of Fruchaud
Presented by
The North Penn Hernia Insitute
North Penn Hernia Institute Logo

This is a sketch of the hernia-vulnerable area of the Right groin (the egg-shaped region near the center of the drawing), which is called the Myopectineal Orifice of Fruchaud (MPO).
Note specifically that the MPO is neither fully nor efficiently covered nor reinforced by muscle layers. The MPO is simply a layer of non-muscular Connective Tissue called "Transversalis Fascia", consisting of two thin and adherent semi-layers. The MPO is bordered:
  • Above by the arching fibers of the internal oblique and transversus abdominus Muscles, (a.k.a. Conjoined Tendon)
  • Medially (towards the center or to the right) by the Rectus Abdominus Muscle and its fascial Rectus Sheath,
  • Inferiorly by Coopers Ligament, and
  • Laterally by the Ileopsoas Muscle.
The structure running through the center of the MPO, from end to end, is the Inguinal Ligament, and it runs from the anterior-superior iliac spine (on the left of the photo) to the pubic tubercle. The oval structure in the upper half of the MPO represents the Internal Inguinal Ring (Site of Congenital or Indirect Hernias).

It is through the internal ring that the structures of the spermatic cord (vas defrens and vessels) penetrate the abdominal wall, coursing downward and centrally through the inguinal canal towards the scrotum. It is also through this internal ring that an Indirect Inguinal Hernia will protrude, widening the ring as it progressively enlarges. To the right of (medial to) the internal ring, is the area of the MPO known as the Medial Triangle (AKA, Direct Space, Hesselbach's Triangle, Hessert's Triangle and Floor of the Inguinal Canal). This is the location through which a "Direct Hernia" develops. Below the Inguinal Ligament lies the portion of the MPO called the Femoral Triangle. On the right side of this area are the two vessels (Femoral artery to your left and Femoral Vein on the right, or the most medially of the two vessels) which are majorly repsonsible for the blood supply to and from the leg. To the left of these vessels (towards the pubic tubercle) lies the Femoral Canal, a thinned and weakend area of Transcersalis Fascia through which Femoral Hernias develop (more common in females because due to the pelvic shape, this area is larger in females than in males). This entire MPO is vulnerable to the development of hernias, partially because of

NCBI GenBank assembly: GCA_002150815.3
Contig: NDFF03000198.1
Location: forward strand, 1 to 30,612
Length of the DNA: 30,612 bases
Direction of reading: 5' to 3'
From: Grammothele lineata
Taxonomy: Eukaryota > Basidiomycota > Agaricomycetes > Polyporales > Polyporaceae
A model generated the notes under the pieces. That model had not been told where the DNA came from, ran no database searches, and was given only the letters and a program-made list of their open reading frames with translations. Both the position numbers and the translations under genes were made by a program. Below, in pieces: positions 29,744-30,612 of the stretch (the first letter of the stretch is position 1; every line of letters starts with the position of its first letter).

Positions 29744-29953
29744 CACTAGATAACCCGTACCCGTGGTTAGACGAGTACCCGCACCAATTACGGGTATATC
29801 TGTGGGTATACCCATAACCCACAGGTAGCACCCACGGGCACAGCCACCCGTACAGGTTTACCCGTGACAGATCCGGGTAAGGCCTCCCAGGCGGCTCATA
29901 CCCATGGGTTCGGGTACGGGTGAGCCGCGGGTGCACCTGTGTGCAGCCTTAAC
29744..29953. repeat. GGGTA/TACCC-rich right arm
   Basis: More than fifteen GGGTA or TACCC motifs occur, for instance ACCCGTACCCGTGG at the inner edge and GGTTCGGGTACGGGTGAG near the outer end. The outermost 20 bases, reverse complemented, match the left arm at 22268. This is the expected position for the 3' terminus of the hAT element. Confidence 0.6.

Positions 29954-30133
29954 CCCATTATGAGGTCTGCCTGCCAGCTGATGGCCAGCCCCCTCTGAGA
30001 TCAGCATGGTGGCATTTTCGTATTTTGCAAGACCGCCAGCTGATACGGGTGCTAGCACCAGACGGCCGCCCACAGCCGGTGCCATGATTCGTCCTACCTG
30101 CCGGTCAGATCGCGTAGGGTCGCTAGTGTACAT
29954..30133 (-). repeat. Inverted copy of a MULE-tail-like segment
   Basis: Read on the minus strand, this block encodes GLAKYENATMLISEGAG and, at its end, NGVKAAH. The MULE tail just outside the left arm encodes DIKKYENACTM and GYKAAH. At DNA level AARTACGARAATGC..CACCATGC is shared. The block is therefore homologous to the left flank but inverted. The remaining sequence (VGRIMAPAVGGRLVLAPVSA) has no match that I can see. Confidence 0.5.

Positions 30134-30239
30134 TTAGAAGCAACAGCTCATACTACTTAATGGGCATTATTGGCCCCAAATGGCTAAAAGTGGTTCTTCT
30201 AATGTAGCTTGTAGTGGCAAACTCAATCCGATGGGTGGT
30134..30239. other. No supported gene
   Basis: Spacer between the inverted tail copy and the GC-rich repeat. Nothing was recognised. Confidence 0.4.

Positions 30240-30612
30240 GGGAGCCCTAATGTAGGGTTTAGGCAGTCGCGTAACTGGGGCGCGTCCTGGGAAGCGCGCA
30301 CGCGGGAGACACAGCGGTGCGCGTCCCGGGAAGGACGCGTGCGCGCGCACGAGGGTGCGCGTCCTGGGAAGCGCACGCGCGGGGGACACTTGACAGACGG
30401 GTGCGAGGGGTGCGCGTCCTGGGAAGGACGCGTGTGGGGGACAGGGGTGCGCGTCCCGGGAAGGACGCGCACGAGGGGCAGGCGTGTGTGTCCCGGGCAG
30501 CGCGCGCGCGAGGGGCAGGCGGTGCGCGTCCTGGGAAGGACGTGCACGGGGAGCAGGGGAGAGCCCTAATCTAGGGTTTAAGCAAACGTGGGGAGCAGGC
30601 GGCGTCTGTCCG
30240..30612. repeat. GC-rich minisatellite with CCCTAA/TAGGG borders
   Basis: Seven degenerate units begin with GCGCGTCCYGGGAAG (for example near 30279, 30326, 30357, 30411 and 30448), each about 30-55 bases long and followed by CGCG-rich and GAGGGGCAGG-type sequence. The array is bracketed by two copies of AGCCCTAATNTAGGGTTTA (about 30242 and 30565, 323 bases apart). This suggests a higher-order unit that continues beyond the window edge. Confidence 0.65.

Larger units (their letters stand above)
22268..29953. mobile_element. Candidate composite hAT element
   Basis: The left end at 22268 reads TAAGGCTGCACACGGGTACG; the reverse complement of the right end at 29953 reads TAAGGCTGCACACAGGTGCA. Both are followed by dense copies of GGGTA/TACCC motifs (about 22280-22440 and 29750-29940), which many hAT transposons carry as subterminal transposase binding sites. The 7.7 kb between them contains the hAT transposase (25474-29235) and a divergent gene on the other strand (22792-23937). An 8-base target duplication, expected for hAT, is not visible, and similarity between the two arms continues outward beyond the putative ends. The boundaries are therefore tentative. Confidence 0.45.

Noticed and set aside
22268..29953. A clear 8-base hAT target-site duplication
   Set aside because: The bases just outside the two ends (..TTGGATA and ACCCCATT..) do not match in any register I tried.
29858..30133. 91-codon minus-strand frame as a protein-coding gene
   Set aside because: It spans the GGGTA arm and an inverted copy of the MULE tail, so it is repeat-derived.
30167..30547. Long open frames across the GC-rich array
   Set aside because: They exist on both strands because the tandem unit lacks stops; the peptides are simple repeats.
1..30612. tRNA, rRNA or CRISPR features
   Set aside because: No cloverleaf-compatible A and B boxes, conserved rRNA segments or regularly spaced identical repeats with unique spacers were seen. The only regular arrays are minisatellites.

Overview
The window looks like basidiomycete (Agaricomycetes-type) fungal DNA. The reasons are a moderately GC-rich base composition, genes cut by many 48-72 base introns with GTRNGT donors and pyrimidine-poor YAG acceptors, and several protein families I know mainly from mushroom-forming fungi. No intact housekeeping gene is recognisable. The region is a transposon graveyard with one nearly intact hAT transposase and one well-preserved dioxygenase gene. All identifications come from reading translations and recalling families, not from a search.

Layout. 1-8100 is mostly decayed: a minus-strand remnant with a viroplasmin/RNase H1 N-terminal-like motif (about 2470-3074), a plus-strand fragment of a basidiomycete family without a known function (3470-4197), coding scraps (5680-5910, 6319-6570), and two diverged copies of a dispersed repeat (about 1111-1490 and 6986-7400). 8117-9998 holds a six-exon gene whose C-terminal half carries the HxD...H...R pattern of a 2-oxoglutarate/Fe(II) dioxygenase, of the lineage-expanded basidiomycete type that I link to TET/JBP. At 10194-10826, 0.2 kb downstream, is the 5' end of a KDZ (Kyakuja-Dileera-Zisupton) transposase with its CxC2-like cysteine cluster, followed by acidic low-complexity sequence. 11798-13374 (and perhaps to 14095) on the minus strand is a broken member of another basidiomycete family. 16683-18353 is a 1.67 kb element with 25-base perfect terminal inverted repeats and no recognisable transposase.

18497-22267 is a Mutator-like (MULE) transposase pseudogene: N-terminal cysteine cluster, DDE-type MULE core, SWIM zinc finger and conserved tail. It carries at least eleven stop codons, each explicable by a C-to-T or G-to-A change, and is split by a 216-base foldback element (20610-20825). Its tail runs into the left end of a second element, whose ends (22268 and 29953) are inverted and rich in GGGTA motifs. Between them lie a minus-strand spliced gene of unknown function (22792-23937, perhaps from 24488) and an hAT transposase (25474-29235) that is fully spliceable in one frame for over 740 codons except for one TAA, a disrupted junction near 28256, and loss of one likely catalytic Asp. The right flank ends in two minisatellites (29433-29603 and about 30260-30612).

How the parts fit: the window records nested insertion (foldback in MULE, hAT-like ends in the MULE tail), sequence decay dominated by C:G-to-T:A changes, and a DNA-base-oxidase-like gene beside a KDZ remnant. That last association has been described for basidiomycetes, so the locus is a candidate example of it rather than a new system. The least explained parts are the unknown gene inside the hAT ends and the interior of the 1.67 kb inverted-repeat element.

• The normal congenital/anatomic gaps that occur in it (i.e., Internal Ring)
  • Significantly because it is not reinforced by adequate muscle layers as is the remainder of the abdominal wall, and
  • Probably in many patients because of an underlying Connective Tissue Disorder (let's call it "Herniosis") which makes the non-reinforced Transversalis Fascia weaker and less able to resist the repetitive intra-abdominal pressure stresses placed upon it leading to progressive bulging, weakness and hernia formation.
Thus an Inguinal "Hernia" is really a Pathologic Hole or Defect within the Transversalis Fascia, that occurs specifically within the area of a poorly reinforced and therefore hernia prone anatomic hole, which is called the MYOPECTINEAL ORIFICE.
Now lets think of the MPO like a 'frozen lake' (photo at left) at the center of which is a puddle (or Hole) in the ice. Think of a hernia as a 'Hole' in the ice on a frozen lake. Many surgeons' concept of a hernia is simply this, a HOLE in the abdominal wall that must be addressed (i.e., plug it up or sew it closed and that's that!!). But look closely at the Photo. The Puddle, or "Hole", is surrounded by an area of "THIN ICE". So too, a hernia, be it direct or indirect or even femoral, cannot be considered simply as the visable hole. It is always surrounded by an area of weakened, thinned-out, clinically significant and more likely hernia-prone fascia: This is the entire Transversalis Fascia of the MPO.

It is not only the area of the "HOLE" that must be repaired, but the

Failure to adequately address the "WHOLE" hernia-prone area of the groin with full reinforcement of the entire MPO, in a true Tension-Free fashion, is the principle and predominent cause of hernia recurrences. We believe that any additional hernia in the region of the Myopectineal Orifice at any time following a prior repair is a Recurrent Hernia, even if not in the exact area of the initial or primary defect.

In order to effectively repair an Inguinal Hernia, we strongly believe that this entire area the MPO, MUST also be reinforced. If you only address the HOLE, the surrounding area will be subjected to a 'Pressure Imbalance' whereby normal and at times increased intra-abdominal pressure, now buttressed at the 'hole' will exert a deleterious effect on the surrounding Transversalis Fascia elsewhere in the MPO. Most recurrent hernias are not at the site of the initial repair, but rather adjacent to it, on the THIN ICE area of the weakened and ineffectively reinforced MPO.

Physiologically, the best place to reinforce the MPO is behind the Transversalis Fascia where it will lie securely between tissue layers (between the peritoneum and the under-surface of the Transversalis Fascia), being secured by tissue pressure on each side (like a leaf pressed within the pages of a book). It is like the difference between patching a flat tire with a patch on the inside of the tire (i.e., under the Transversalis Fascia), or just placing the patch on the outside of the tire and driving off down the road. Placing simply an overlay mesh, oten too small to fully cover the MPO anyway, (with or without a plug in the hole) risks intra-abdominal pressure lifting the mesh up and off of the MPO as the weakened Transversalis Fascia continues to weaken, resulting in a recurrent hernia.